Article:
There can be no doubt that the exceptionally rare and beautiful glass vessels from the Antikythera shipwreck were not part of the ship's equipment, but rather of its cargo: they were luxury wares which, like the other works of art the ship was transporting, were probably destined for the markets of Rome.
Apart from the excellence of their construction and vibrant polychromy, one is also impressed by their superb state of preservation despite the great depth at which they were found and the adverse conditions under which they were hoisted from the sea.
Most of the glass vessels from the shipwreck, whether preserved wholly or in part, were raised from the depths during the investigations of 1900-1901. Cousteau's excavations in 1976 added some more, as well as fragments belonging to vessels that had come to light early in the century. In many cases, the newly-discovered fragments were joined with the first finds.
The best-known and most impressive glassworking techniques of the Hellenistic age are represented among the Antikythera shipwreck finds. Our knowledge concerning the circulation and trade in glass (whether unprocessed or in the form of vessels or as pieces destined for recycling) is continually expanding with the discovery of shipwrecks throughout the Mediterranean. However, the importance of the Antikythera shipwreck lies not only in the fact that it provides a secure dating in the 2nd quarter of the 1st c. BC, but also a complete sampler of Syro-Palestinian and perhaps also Egyptian production of glass vessels in the 1st half of the 1st c. BC, while simultaneously offering the first reliable evidence concerning glass trade between East and West.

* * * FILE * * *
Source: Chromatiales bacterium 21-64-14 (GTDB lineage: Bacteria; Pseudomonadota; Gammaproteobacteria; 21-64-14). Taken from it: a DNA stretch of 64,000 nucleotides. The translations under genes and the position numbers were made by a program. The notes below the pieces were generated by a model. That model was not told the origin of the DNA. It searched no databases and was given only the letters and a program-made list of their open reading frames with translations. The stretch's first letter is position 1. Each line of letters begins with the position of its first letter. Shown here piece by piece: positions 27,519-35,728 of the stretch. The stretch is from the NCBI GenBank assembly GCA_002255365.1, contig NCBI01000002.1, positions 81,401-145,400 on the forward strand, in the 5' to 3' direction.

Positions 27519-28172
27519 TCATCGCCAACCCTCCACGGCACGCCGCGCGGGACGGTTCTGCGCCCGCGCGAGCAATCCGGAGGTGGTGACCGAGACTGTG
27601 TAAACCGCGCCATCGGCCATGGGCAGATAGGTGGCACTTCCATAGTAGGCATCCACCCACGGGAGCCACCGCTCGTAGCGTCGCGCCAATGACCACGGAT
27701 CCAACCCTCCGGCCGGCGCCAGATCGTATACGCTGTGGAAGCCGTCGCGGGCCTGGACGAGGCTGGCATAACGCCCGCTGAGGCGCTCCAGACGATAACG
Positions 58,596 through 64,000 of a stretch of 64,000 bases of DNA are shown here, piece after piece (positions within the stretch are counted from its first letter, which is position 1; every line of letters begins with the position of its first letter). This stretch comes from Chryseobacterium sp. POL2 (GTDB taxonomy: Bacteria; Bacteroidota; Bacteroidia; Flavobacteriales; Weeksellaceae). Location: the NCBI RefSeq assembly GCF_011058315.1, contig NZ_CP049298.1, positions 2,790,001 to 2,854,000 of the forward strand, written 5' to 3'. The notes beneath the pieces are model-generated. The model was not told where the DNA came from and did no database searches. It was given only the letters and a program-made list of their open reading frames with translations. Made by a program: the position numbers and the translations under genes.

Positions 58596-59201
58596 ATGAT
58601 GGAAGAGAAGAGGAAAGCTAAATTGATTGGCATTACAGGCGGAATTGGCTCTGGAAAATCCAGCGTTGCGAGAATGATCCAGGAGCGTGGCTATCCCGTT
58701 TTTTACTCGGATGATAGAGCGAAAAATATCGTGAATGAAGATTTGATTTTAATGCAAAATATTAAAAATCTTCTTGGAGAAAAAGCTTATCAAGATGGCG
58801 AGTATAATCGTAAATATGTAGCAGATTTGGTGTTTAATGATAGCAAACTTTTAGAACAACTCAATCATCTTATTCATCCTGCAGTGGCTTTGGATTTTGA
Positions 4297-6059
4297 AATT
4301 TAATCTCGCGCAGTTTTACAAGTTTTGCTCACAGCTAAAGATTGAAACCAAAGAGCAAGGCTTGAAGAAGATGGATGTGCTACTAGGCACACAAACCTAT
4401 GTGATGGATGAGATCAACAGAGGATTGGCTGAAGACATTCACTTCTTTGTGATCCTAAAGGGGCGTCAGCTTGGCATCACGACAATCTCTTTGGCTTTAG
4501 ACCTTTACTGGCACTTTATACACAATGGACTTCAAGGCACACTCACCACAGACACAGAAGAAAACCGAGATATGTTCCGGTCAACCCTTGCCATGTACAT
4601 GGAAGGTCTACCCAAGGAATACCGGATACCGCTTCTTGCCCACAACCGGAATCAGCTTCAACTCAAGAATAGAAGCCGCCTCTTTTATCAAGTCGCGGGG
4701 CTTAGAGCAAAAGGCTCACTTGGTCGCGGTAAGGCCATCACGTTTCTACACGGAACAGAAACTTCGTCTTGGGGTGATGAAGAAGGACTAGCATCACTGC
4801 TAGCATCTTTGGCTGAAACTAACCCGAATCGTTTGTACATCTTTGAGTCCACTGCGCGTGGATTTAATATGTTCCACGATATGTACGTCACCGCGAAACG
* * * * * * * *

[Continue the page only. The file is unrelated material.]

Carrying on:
‘he luxury glassware from the shipwreck does not manage to shed light on the ship's port of origin or its route. Independently of whether or not Delos was the ship's point of departure or a station on the way from coastal Ńsia Minor, the island's role as an international centre for transit trade makes especially attractive the hypothesis that the glass wares, which had probably originated from Syro-Palestinian (the monochrome vessels) and Egyptian (the polychrome ones) workshops, were also loaded onto the ship at the port of Delos. Furthermore, the glass vessels found in excavations on Delos, most of which are of types similar to those from the wreck, have themselves been hypothesized as imports from Egypt or Syro-Palestine.
The underwater investigations carried out in the area of the Antikythera shipwreck have to date yielded a group of twenty glass vessels, wholly or fragmentarily preserved. This number, however, should not be considered the final count, since the ship's entire cargo has not been retrieved. Future excavation is sure to bring more objects to light, enriching our knowledge and illuminating previously unknown facets of research on glass and glass artifacts.
¬ibliography: Ch. Avronidaki, The Glassware, in: Õ. Kaltsas (ed.), The Shipwreck off Antikythera Catalogue of the Exhibition, National Archaeological Museum, Athens 2012 (in print).